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  • Capt. Middleton Lee Perry, Sr. (CSA) (1814 - 1892)
    Born in Jefferson County, Indiana on December 15, 1814, Middleton Perry was the son of Franklin and Rebecca Harrison Perry, both natives of Virginia. His parents were raised in Kentucky but moved to In...
  • Johannes Wilhelm Grote (1849 - 1895)
    Johannes Wilhelm "John" Grote was born in Hanover, Stadt Hannover, Niedersachsen, Germany. He was the son of George Grote and Nena Zieranberg. He married Adeline Amalie Sabiers on 22 Dec 1877 in Lo...
  • John “the mason” Smith, Sr. (c.1595 - 1663)
    John Smith II (the mason) was President of the Colony of Rhode Island and Providence Plantations in 1649. The colony then consisted of four towns: Portsmouth, Newport, Providence, and Warwick. In 1652,...
  • Bersvend S. Haftorsen (1834 - 1912)
    Bersvend Hafterson Uglem, aka Hafterson (Haftorson); s/o Hafter Anders. Uglem & Marit Bersvendsdtr. Eidem; md. Anna Eriksdtr. Balstad, 27 Dec 1858 Selbustrand, Selbu, Norway; Emigrated 1865 to Allamake...
  • Rev Sampson Greenbriar Sites (1843 - 1916)
    Rev Sampson Greenbriar Sites BIRTH 1843 DEATH 1916 (aged 72–73) BURIAL Sites Cemetery Dorcas, Grant County, West Virginia, Mr Sites was born May 3rd, 1843, in Hardy County, Virginia, now Grant Cou...

Stonemasons

Add stonemasons, stonecutters, and other stone workers to this project. There is a separate project for brick and tile makers. You can visit HistoryLink to find out which projects include your ancestors.

Also called dykers, freemasons, masons, stone cutters, and stone workers.

Includes banker masons, fixer masons, hodsmen, memorial masons, monumental masons, millstone cutters, posters, quarriers, quarry men, rockmen, rubbishers, rubblers, sawyers, scapplers, shot firers, stone carvers, skip makers.

The craft of stonemasonry (or stonecraft) has existed since humanity could use and make tools - creating buildings, structures, and sculpture using stone from the earth. These materials have been used to construct many of the long-lasting, ancient monuments, artifacts, cathedrals, and cities in a wide variety of cultures. Famous works of stonemasonry include the Taj Mahal, Cusco's Incan Wall, Easter Island's statues, the Egyptian Pyramids, Angkor Wat, Borobudur, Tihuanaco, Tenochtitlan, Persepolis, the Parthenon, Stonehenge, and Chartres Cathedral.

Masonry is the craft of shaping rough pieces of rock into accurate geometrical shapes, at times simple, but some of considerable complexity, and then arranging the resulting stones, often together with mortar, to form structures.

  • Sawyers cut these rough blocks into cuboids, to required size with diamond-tipped saws. The resulting block if ordered for a specific component is known as sawn six sides (SSS).
  • Banker masons are workshop-based, and specialize in working the stones into the shapes required by a building's design, this set out on templets and a bed mould. They can produce anything from stones with simple chamfers to tracery windows, detailed mouldings and the more classical architectural building masonry.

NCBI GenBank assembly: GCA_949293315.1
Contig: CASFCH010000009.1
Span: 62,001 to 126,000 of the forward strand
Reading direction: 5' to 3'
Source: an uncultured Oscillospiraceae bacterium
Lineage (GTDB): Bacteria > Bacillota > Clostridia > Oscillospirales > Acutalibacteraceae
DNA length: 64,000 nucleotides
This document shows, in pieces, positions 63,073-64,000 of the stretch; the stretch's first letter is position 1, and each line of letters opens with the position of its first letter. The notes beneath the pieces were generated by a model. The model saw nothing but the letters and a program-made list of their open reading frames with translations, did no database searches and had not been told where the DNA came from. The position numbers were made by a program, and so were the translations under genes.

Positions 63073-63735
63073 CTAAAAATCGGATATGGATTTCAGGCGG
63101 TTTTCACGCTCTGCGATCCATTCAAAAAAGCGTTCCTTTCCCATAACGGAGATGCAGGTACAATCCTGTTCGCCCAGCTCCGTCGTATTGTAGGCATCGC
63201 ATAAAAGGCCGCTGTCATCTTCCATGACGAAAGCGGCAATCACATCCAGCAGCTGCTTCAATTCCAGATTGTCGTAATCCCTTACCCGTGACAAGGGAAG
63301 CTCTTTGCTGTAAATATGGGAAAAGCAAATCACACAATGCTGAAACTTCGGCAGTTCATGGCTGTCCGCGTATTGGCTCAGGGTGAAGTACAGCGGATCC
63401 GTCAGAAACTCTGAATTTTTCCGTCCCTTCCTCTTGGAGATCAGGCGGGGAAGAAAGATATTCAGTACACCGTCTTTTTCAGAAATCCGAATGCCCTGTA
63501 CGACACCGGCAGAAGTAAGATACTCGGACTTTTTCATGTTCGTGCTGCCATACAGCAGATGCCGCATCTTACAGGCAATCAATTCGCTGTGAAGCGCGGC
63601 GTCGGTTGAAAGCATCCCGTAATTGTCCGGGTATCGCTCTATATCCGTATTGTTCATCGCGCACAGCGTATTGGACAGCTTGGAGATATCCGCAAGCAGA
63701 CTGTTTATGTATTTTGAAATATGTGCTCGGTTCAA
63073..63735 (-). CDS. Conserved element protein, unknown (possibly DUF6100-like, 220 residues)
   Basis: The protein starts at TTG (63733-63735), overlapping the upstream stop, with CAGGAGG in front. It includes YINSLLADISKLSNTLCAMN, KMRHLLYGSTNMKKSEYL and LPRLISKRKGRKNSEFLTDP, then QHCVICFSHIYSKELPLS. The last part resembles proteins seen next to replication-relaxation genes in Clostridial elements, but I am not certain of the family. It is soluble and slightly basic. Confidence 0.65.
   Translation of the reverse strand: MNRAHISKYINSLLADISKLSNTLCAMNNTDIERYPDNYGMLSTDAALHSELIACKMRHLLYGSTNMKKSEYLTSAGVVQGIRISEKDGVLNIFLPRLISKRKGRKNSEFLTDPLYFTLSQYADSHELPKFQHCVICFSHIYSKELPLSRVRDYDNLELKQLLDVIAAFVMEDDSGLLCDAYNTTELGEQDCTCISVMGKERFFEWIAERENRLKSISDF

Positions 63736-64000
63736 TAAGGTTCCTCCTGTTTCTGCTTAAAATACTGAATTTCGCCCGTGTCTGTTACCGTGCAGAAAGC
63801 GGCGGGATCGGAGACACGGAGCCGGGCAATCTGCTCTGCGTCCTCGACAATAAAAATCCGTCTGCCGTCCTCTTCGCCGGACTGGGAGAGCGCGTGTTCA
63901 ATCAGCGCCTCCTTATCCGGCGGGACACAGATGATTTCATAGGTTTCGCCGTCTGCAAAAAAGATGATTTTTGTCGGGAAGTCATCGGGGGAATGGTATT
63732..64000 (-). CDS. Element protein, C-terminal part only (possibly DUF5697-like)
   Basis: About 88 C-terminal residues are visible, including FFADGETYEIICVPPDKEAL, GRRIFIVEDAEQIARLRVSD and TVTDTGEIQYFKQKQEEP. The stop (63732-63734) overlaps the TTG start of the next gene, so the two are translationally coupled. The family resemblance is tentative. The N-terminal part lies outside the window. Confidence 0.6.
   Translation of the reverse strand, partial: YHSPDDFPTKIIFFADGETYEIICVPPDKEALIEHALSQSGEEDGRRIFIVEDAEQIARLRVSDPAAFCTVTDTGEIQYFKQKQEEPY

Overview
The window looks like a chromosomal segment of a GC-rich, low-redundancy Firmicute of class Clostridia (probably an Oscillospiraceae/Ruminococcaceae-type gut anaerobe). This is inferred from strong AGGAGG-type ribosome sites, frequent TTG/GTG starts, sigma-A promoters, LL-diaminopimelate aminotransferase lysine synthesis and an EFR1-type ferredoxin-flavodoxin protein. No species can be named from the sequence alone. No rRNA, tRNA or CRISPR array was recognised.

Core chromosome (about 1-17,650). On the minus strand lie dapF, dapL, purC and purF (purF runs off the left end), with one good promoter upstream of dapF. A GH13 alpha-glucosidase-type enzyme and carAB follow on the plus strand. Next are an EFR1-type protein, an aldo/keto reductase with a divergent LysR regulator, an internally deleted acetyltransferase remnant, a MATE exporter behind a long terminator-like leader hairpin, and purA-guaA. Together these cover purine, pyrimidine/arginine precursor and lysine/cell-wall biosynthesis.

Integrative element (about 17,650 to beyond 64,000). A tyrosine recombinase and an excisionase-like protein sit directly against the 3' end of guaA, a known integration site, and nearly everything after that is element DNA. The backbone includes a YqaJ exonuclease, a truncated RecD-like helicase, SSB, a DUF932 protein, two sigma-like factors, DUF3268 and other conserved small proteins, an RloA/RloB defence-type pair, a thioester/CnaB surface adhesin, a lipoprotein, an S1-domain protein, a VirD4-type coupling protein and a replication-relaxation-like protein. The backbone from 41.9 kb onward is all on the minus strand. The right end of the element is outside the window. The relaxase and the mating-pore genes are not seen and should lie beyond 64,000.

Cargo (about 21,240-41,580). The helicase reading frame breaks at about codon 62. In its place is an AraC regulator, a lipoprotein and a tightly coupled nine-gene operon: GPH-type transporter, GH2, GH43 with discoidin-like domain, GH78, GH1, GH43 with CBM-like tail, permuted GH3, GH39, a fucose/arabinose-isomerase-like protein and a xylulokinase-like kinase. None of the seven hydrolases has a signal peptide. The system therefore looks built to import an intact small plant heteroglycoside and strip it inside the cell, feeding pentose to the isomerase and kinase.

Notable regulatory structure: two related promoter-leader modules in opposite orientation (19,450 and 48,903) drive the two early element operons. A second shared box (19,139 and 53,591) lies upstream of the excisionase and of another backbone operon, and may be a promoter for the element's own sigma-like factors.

• Carvers cross the line from craft to art, and use their artistic ability to carve stone into foliage, figures, animals or abstract designs.
  • Fixer masons specialize in the fixing of stones onto buildings, using lifting tackle, and traditional lime mortars and grouts.
  • Memorial masons or monumental masons carve gravestones and inscriptions.

Source: Adapted from Stonemasonry at Wikipedia

Journeyman Stone Cutters Association of North America

"The Journeyman Stonecutters Association of North America is the oldest, and perhaps the smallest, active union in North America. Based on a tradition dating back to the masons lodges of the middle ages, the International was founded in 1853. Many of the individual locals began in the 1820's and 30's, and the Washington Stonecutters are said to have marched as a body at the laying of the cornerstone of the U.S. Capitol in 1792. In the late 1960's, due to changing architectural tastes and decreased interest in ornamentation, the union had become quite small. At that time it merged with the Laborers International Union of North America (LIUNA)."

On rare occasion you may be able to find old copies of the Stonecutters Journal, the union newspaper, in libraries or archives. The Journal often had anecdotes about old stonecutters, lists of members who were delinquent in their dues, or reports about jobs. Occasionally there would be a list of local union officials, and sometimes death notices of members. Bear in mind that, at the turn of the century, there were tens of thousands of stonecutters and carvers working in the United States. Chicago alone had over 100 stone mills. The New York local union at one point had around 5000 members, so the occasional list in the Journal of names of a dozen members who hadn't paid their dues isn't too helpful in genealogical research.

Source: Journeyman Stone Cutters Association of North America


St. Castorius is the patron saint of sculptors, stonemasons and stonecutters, and his feast day is November 8th. See also: St. Claude